Social Security is a crucial income source for millions of seniors. But these retirement benefits cannot be the only funds you rely on once you’ve stopped working. Nonetheless, many people mistakenly believe they can live on Social Security alone.
If you are one of the millions with little or nothing saved for retirement and you are hoping Social Security will be enough, there are some serious flaws in this strategy. Here are three big reasons you should start saving ASAP so you have enough money.
1. Benefits aren’t big enough
The first and most obvious reason you cannot rely solely on Social Security is because the benefits are inadequate.
The average benefit in 2022 is $1,661. So unless you can live on $19,932 a year for every single cost — including healthcare, housing, food, transportation, and entertainment — you will face a huge shortfall if you get benefits close to the average.
The Social Security maximum benefit is much higher: $4,194 per month as of 2022. That might sound like plenty, but to get this maximum, you would have to be among the top 6% of earners in the country for at least 35 years and put off a benefits claim until age 70.
Most people simply aren’t going to do that. And even if they did, it still wouldn’t be enough to live on. To be on track for this benefit, you would need to earn $147,000 in 2022 and the inflation-adjusted equivalent of that amount annually. The resulting benefit would give you an annual income of $50,328, which is only just over a third of that $147,000 annual salary, so you’d take a huge pay cut even with the largest possible benefit.
The bottom line: No matter what, you will only get around 40% or less of what you were earning pre-retirement from Social Security. That’s not enough to live on without a drastic and likely unpleasant lifestyle change.
2. Benefits aren’t in your control
There’s another huge problem with trying to live solely on Social Security. You have no control over the future of this program or how much it will provide you.
Lawmakers could make changes to Social Security, such as pushing back the age when you can claim benefits or reducing the periodic increases meant to help keep pace with inflation. If either of these things happened, your benefits could end up providing you less money than you expect and could make your cash shortfall even bigger.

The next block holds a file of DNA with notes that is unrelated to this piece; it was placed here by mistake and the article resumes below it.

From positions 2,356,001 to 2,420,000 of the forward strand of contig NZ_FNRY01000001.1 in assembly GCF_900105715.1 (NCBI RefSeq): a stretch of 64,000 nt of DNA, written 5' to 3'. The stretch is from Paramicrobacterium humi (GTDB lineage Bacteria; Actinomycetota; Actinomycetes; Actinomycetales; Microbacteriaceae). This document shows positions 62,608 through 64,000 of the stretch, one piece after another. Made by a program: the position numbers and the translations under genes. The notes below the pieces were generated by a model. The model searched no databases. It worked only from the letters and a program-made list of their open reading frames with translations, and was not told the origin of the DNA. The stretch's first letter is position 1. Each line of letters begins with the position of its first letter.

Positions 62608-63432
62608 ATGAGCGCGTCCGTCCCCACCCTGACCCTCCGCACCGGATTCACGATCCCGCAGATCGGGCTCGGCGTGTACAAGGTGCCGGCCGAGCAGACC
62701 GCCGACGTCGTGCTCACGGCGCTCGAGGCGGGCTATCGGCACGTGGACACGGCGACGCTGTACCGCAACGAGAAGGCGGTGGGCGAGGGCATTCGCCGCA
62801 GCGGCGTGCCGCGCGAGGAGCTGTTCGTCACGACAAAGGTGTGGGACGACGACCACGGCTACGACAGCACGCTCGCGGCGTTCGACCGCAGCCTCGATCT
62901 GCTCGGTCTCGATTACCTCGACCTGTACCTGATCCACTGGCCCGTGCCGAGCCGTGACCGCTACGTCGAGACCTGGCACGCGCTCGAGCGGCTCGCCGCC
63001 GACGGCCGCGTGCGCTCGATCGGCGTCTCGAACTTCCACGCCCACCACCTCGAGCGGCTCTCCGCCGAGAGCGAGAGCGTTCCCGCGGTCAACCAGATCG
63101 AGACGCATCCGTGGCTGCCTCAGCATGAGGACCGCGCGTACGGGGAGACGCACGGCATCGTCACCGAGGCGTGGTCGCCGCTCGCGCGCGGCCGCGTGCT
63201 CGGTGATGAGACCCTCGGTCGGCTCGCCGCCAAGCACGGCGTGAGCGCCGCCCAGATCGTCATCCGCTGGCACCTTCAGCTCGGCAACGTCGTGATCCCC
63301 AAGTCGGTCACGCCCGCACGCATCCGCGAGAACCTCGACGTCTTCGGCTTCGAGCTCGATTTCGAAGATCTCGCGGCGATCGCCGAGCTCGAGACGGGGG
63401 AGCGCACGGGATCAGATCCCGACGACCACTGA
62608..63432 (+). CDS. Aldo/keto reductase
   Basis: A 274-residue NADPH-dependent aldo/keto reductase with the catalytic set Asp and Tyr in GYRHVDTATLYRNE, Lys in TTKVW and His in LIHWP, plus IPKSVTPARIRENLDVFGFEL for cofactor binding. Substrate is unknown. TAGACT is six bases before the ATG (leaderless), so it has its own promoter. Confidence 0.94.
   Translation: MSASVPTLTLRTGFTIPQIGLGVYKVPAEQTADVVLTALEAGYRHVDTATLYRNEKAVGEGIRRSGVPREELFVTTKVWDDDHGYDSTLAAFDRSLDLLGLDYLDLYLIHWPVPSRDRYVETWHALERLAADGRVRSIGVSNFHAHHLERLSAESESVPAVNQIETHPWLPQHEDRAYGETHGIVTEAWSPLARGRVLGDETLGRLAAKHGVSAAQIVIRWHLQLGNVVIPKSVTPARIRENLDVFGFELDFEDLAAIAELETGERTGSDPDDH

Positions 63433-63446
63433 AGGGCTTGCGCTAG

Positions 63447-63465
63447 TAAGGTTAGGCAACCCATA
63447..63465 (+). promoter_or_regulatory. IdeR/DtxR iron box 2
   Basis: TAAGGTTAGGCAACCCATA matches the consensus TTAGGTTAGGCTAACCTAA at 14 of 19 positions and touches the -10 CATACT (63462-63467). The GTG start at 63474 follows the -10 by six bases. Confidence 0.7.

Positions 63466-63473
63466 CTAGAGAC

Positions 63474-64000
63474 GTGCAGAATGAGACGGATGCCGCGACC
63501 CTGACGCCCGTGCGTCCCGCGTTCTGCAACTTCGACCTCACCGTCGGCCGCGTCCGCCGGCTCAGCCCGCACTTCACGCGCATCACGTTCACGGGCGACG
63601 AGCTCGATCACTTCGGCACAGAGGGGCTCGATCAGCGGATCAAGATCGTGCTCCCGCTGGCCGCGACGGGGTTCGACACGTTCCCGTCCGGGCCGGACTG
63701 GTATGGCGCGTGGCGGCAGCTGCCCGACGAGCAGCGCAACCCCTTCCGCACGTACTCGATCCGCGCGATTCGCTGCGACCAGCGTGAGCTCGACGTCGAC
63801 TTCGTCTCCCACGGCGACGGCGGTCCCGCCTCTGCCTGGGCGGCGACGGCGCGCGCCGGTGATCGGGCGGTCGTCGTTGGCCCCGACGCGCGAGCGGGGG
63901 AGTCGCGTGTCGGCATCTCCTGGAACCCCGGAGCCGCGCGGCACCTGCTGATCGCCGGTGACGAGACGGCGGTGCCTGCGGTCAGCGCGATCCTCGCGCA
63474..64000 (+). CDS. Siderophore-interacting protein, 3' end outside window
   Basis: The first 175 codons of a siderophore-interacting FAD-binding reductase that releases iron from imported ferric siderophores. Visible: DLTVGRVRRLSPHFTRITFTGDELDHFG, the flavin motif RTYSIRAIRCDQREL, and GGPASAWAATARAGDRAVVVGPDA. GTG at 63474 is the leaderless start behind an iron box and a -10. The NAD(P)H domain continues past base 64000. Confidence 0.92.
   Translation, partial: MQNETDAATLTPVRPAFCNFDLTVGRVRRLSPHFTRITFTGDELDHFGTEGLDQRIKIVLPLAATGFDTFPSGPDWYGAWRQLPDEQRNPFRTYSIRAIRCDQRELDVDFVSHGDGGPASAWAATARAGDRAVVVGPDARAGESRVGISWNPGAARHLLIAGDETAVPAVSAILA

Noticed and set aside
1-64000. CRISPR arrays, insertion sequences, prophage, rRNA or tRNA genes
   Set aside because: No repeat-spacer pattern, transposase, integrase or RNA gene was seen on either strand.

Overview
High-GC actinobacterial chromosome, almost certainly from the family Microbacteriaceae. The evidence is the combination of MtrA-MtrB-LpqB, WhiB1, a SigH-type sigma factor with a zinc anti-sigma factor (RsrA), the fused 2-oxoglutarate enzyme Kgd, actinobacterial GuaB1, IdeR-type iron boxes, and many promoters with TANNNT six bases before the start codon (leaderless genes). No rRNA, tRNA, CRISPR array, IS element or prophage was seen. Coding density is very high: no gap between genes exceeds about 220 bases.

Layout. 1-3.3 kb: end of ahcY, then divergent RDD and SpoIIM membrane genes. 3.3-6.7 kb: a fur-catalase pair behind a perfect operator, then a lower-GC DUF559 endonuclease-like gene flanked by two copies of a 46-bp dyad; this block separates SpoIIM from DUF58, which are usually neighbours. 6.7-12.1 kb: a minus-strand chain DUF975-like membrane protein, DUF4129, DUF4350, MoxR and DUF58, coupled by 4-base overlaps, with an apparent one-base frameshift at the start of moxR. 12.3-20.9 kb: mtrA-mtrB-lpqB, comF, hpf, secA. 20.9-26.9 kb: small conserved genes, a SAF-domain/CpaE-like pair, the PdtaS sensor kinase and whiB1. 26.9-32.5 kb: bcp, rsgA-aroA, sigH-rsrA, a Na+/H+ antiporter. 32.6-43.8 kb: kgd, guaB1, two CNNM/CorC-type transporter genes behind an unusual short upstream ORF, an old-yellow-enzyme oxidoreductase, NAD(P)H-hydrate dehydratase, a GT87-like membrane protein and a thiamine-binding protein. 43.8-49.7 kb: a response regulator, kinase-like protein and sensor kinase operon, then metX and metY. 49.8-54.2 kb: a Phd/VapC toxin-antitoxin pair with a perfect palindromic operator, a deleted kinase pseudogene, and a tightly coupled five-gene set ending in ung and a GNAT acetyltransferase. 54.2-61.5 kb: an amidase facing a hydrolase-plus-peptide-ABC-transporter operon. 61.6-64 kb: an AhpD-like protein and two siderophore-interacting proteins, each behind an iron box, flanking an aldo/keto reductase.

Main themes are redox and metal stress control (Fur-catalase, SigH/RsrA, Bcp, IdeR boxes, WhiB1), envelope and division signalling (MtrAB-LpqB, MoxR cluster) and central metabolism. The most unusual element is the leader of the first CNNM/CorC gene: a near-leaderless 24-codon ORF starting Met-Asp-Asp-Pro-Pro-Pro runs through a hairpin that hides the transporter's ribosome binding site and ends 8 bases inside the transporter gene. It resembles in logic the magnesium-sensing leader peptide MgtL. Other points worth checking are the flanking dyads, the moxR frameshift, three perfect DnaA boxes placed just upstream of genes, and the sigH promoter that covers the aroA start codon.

Why would lawmakers do this? The reason is simply. Social Security is in some financial trouble, and the program’s trust fund is expected to run dry by 2035. That would mean only around three-quarters of promised benefits could be paid out because the only money available would be the revenue the program was currently bringing in.
If lawmakers take steps to shore up Social Security, some type of benefits reduction is likely to be on the table. Benefits were reduced the last time major changes were made in 1983 when the program was amended to make it more financially solvent. And that would probably happen again.
Since you have no real control over whether you get all that’s promised or not, you don’t want to bank your entire retirement on Social Security.
3. You may not want to claim benefits upon retirement
One more reason not to rely solely on Social Security is because you might not be able to claim these benefits upon retiring, or you might not want to.
Your retirement checks can be started at age 62. If you are planning for early retirement or are forced into it, you may need money to support yourself before then. And even if you are retiring at 62, you might want to wait several more years to claim Social Security. That’s because the longer you delay these benefits (until age 70), the more your check grows each month.
If you don’t plan to claim Social Security right away or can’t do so, you won’t have these benefits as an income source for some of your retirement. You’ll need plenty of money in the bank to support you during that time.
For all these reasons, you should work aggressively to save a generous nest egg that will work in conjunction with Social Security and help make your retirement a secure one.
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